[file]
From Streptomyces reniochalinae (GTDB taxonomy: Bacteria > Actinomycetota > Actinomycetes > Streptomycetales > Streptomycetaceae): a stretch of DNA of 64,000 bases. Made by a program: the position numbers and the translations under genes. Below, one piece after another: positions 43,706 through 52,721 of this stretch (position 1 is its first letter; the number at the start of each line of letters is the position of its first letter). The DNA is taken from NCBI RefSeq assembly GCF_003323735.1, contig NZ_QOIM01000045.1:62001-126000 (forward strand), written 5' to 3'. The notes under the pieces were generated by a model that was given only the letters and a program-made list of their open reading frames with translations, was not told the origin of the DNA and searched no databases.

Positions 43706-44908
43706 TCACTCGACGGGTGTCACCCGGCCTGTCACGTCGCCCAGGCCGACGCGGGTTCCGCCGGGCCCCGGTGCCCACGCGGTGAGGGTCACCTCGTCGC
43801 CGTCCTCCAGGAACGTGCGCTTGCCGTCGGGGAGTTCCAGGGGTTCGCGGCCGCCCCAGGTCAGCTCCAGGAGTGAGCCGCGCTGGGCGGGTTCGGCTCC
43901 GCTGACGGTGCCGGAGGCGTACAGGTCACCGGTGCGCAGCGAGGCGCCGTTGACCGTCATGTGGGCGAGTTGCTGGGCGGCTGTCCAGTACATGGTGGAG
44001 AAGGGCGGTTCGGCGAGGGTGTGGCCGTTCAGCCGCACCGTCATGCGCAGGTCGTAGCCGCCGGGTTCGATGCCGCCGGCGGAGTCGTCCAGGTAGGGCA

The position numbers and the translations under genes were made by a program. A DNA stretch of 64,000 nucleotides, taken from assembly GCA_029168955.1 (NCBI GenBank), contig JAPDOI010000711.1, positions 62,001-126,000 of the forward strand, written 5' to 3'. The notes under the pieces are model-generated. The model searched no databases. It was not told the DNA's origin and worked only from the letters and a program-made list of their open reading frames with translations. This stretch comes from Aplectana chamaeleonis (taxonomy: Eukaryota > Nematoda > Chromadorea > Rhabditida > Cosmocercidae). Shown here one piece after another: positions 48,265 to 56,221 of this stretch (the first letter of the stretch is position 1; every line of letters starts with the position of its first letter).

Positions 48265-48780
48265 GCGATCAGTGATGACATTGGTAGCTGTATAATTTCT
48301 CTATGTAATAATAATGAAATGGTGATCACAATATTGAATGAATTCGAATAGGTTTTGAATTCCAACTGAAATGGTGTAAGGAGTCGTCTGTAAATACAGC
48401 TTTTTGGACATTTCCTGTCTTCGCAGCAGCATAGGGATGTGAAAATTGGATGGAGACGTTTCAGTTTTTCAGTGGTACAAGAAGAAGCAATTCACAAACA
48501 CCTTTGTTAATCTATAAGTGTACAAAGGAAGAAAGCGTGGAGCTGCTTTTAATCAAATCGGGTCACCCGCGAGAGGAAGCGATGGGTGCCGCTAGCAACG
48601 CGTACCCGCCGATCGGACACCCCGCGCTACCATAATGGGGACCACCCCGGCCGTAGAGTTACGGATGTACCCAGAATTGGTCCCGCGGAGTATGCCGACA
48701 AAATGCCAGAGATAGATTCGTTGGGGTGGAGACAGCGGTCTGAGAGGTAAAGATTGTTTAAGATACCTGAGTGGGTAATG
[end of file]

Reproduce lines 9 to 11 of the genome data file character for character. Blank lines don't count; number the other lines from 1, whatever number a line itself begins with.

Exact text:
48265 GCGATCAGTGATGACATTGGTAGCTGTATAATTTCT
48301 CTATGTAATAATAATGAAATGGTGATCACAATATTGAATGAATTCGAATAGGTTTTGAATTCCAACTGAAATGGTGTAAGGAGTCGTCTGTAAATACAGC
48401 TTTTTGGACATTTCCTGTCTTCGCAGCAGCATAGGGATGTGAAAATTGGATGGAGACGTTTCAGTTTTTCAGTGGTACAAGAAGAAGCAATTCACAAACA